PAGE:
Working pensioners: Need or desire?

Working after retirement is increasingly common, but do pensioners work because they need the extra income or because they find work rewarding in other ways?

The meaning of ‘working age’ is changing. It has usually been defined as 15 to 64 years, but more than 5 million people over 65 in the EU were in employment in 2015, a remarkable increase from 3.3 million in 2004. In the same period, the employment rate of people aged 65–69 increased from 8.5% to 11.6%.

A key question is whether pensioners have to work because of financial need or want to work for other reasons. A study by Eurofound in 2012 on working after retirement estimated that roughly one-fifth of people aged 65 and over who work do so purely because of financial need. The remaining four-fifths may value the additional income, but they also have non-financial reasons, such as maintaining social contacts, continuing to learn, remaining active and healthy, contributing to society in an area where they have experience, and continuing with work that has become part of their identity.

New findings

Since that study, data from the EU Labour Force Survey (EU-LFS) ad-hoc module on transition from work into retirement have become available, which include data on whether working pensioners in the EU work for financial or non-financial reasons. Eurofound analysed these data in a recent blog for the European Commission, and the numbers do not seem to tally with Eurofound's earlier estimate: only 37% of working pensioners aged 50–69 say they continue working mainly for non-financial reasons.

However, a closer look at the data reveals that Eurofound’s earlier estimate may not be totally out of step with the EU-LFS.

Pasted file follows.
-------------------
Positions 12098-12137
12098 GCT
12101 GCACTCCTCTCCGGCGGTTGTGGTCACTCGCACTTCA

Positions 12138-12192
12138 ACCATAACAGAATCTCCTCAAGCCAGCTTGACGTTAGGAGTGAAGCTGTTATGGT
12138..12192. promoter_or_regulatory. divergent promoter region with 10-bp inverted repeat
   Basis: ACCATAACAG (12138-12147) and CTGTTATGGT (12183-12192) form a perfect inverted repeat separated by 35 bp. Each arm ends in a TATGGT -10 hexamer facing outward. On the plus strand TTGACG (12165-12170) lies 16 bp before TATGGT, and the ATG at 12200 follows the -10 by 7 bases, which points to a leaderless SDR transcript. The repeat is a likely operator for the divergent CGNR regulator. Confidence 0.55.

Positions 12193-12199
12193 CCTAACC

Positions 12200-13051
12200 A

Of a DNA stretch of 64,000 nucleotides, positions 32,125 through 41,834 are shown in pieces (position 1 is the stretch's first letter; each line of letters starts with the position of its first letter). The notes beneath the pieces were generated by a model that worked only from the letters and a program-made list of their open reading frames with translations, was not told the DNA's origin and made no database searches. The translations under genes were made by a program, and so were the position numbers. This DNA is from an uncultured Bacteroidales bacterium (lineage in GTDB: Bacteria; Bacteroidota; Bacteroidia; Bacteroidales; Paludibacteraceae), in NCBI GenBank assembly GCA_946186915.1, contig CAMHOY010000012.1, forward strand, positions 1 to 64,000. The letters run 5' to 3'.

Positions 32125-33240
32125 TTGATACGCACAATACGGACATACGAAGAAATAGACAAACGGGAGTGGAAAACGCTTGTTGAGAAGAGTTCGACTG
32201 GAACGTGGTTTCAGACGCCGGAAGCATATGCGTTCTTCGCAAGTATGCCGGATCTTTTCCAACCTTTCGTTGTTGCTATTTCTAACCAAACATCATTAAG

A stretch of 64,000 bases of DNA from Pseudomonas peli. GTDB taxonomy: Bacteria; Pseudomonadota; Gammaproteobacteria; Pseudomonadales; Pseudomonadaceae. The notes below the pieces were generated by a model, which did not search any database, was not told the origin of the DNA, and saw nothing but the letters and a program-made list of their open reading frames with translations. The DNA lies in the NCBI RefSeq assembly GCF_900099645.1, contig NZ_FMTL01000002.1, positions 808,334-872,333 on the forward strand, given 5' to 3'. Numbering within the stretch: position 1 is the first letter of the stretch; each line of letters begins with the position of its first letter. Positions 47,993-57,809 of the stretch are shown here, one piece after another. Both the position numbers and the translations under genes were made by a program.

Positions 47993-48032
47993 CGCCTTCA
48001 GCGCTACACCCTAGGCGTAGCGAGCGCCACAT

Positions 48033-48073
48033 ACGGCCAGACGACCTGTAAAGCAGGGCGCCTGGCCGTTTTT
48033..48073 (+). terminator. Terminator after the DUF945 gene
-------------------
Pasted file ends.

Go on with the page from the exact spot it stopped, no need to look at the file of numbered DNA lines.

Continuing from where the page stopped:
1. The older workers are, the more likely it is that they continue because of reasons other than financial need. Indeed, a conservative estimate shows that almost half (48%) of workers aged 65–69 works mainly for non-financial reasons. Those who work purely for financial need are likely to have exited the labour force by 65 if they are eligible for early retirement or a disability pension. This is certainly true for many of the 50–64-year-olds included in the EU-LFS estimate.
  2. Eurofound estimated that one-fifth works purely for financial reasons. For the other four-fifths, the additional income may certainly be a reason, but other reasons play a role as well.

For well-educated only?

It is sometimes assumed that work after retirement for non-financial reasons is an elite activity, for rich and highly educated people. This is not true, according to the EU-LFS data. People aged 65–69 with higher education more often work for non-financial reasons (55%), but sizeable proportions of older workers with low (36%) and medium (45%) educational levels do so as well.

Overall, the estimates do not seem to contradict each other. However, more importantly, EU-LFS data confirm Eurofound’s findings on the heterogeneity of working pensioners: some work for reasons other than income, others really only work to make ends meet, and both groups are substantial in size. Policymakers should bear this heterogeneity in mind.

Eurofound also demonstrated that over half (53%) of retirees aged 50 and over who are not in paid work would actually prefer to work, often part time. Do many say so just because they need the money? The proportion is indeed higher for people with difficulties making ends meet (58%), but those who say they can make ends meet easily also often show interest (50%). Is it realistic that these retirees could be employed? Maybe. Interest is largest among the relatively young, better educated, and those with work experience. Policymakers worried about the decline in the proportion of people of working age may be interested in further exploring the potential of facilitating work for this group.

Extending working lives

Many older workers would like to reduce their working hours. Research by Eurofound into the work preferences of workers aged 50 and over showed that 45% wanted to reduce their working hours, taking into account the need to earn a living. Facilitating working time reductions by compensating partly for the decrease in wages would increase this proportion further. Such ‘partial retirement schemes’ can enable and motivate people to continue working.

Later in 2016, Eurofound will publish a report that maps partial retirement schemes in the EU and Norway. It investigates how they have, and have not, contributed to extended working lives. It draws important lessons for policymakers examining such flexible retirement schemes.


 

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